Ironically, a BJP leader from Madhya Pradesh had once publicly pushed the cause of early marriages
Does the registration of child marriages legitimise them? That question is now at the heart of a political storm in the desert state of Rajasthan with the ruling Congress and the Opposition BJP locked in a heated dispute over who is more socially progressive.
The controversy also raises a larger, related issue -- what is the role of civil society in a hyper-polarised ethos? Can it choose to remain silent, or take its own time in responding when a political storm is brewing over the very rights that it advocates for?
The context -- last week, the Ashok Gehlot-led Congress government brought a new bill amending the Rajasthan Compulsory Registration of Marriages Act 2009, on the mandatory registration of marriages, including child marriages. This amendment, passed by the state Assembly amidst an uproar from Opposition MLAs, tweaked a section of the 2009 law. The bill, as it stands now, states that “if the bride is under 18 and the bridegroom is under 21, their parents must register the marriage within 30 days of the event”. In the earlier version of the law, the age criterion was 21 years for both.
The Rajasthan government says the amendment is merely a technical update of an older law, that it will lead to greater accountability, make it easier to crack down on child marriages and safeguard minors’ interests, especially in cases where the girl is widowed. The state law minister, Shanti Dhariwal, pointed out that a marriage certificate was a legal document and it will help a widow to access benefits from government schemes.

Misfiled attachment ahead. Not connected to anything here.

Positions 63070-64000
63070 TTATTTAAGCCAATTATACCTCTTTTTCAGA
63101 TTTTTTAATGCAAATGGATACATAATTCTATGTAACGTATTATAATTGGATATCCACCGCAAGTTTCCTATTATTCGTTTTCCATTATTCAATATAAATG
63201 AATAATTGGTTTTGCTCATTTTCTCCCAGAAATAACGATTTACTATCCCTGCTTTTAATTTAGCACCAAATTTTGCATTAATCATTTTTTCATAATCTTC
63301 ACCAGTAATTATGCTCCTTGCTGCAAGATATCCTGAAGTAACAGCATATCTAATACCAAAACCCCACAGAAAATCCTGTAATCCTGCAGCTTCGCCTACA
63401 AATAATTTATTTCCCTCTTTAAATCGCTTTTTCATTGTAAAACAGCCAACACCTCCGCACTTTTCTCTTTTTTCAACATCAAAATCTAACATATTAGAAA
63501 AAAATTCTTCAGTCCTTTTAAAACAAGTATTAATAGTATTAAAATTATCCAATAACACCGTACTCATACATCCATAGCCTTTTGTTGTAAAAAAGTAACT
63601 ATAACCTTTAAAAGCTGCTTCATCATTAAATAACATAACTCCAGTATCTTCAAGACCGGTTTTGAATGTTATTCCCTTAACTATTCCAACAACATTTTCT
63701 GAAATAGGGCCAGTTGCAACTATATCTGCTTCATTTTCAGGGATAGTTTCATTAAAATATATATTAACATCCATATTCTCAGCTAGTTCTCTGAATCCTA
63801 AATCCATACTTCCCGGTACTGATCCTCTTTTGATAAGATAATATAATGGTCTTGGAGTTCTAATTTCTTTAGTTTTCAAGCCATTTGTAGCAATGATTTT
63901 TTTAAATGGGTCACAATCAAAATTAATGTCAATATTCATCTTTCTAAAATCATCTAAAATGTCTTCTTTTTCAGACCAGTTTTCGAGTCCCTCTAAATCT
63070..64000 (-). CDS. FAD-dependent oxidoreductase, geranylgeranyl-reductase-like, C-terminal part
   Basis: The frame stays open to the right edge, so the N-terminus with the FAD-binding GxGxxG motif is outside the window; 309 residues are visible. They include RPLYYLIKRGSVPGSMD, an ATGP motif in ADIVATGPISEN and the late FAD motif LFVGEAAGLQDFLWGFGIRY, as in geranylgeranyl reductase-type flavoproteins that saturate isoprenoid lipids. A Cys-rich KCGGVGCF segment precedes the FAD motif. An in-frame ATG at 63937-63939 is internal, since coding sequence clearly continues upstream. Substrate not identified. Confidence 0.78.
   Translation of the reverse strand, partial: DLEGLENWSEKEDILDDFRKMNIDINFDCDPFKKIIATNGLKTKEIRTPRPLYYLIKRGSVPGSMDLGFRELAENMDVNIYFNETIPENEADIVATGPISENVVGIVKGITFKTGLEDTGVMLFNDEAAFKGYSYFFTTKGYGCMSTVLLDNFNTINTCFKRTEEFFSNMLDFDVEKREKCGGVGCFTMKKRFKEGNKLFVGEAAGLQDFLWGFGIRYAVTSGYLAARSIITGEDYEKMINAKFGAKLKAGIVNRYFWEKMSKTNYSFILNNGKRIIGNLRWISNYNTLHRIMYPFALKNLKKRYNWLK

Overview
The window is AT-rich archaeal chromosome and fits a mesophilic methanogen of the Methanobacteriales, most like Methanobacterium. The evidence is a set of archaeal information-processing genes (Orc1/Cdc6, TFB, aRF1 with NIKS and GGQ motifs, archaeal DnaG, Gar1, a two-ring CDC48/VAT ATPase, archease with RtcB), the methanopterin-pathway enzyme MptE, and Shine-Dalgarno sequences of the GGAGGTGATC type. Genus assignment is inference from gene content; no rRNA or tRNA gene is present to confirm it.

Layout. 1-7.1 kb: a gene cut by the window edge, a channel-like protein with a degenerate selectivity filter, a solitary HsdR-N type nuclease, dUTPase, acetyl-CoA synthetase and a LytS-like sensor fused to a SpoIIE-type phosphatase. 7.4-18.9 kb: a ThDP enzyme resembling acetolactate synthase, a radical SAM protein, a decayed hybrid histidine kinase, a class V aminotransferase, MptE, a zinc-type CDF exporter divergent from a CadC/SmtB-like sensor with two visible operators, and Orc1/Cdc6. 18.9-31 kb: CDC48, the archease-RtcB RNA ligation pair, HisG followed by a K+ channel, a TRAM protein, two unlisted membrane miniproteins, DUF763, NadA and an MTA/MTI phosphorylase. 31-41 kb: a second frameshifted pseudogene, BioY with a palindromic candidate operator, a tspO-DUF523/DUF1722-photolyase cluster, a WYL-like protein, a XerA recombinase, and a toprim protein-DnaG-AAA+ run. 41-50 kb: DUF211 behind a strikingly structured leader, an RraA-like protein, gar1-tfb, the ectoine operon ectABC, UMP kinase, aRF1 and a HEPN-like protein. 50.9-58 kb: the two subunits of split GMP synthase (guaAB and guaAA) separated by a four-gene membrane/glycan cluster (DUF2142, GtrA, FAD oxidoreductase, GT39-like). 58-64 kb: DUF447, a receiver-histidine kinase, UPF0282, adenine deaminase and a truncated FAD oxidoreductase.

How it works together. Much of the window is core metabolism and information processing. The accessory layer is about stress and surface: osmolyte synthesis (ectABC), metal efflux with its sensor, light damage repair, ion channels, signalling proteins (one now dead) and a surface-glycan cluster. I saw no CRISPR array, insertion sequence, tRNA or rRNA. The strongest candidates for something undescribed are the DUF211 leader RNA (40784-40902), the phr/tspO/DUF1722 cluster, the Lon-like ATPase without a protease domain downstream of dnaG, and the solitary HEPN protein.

The Rajasthan government insists that the amendments do not signify any “validation” of child marriage, that the district collectors will continue to have powers to act against the regressive social practice and that every minor has the right to get his/her marriage annulled upon becoming a major if he/she so desires.
The BJP, however, does not agree. It accuses the Gehlot government of validating the social evil of child marriage through registration. That the Gehlot government’s amendment has come as a Godsend for the BJP is also glaringly obvious.